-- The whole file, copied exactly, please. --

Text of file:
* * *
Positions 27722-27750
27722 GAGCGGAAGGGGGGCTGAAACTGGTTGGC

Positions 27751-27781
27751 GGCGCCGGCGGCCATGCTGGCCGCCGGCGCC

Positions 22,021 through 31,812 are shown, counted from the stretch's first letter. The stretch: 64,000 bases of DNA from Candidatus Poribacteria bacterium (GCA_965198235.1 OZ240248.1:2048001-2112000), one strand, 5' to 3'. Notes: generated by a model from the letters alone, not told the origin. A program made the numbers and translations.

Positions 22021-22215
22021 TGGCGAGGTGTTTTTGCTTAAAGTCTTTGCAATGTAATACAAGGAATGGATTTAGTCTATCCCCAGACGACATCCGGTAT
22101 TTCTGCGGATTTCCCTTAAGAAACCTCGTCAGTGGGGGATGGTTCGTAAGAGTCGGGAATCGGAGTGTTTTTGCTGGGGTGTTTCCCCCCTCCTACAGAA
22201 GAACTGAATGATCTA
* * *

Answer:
Positions 27722-27750
27722 GAGCGGAAGGGGGGCTGAAACTGGTTGGC

Positions 27751-27781
27751 GGCGCCGGCGGCCATGCTGGCCGCCGGCGCC

Positions 22,021 through 31,812 are shown, counted from the stretch's first letter. The stretch: 64,000 bases of DNA from Candidatus Poribacteria bacterium (GCA_965198235.1 OZ240248.1:2048001-2112000), one strand, 5' to 3'. Notes: generated by a model from the letters alone, not told the origin. A program made the numbers and translations.

Positions 22021-22215
22021 TGGCGAGGTGTTTTTGCTTAAAGTCTTTGCAATGTAATACAAGGAATGGATTTAGTCTATCCCCAGACGACATCCGGTAT
22101 TTCTGCGGATTTCCCTTAAGAAACCTCGTCAGTGGGGGATGGTTCGTAAGAGTCGGGAATCGGAGTGTTTTTGCTGGGGTGTTTCCCCCCTCCTACAGAA
22201 GAACTGAATGATCTA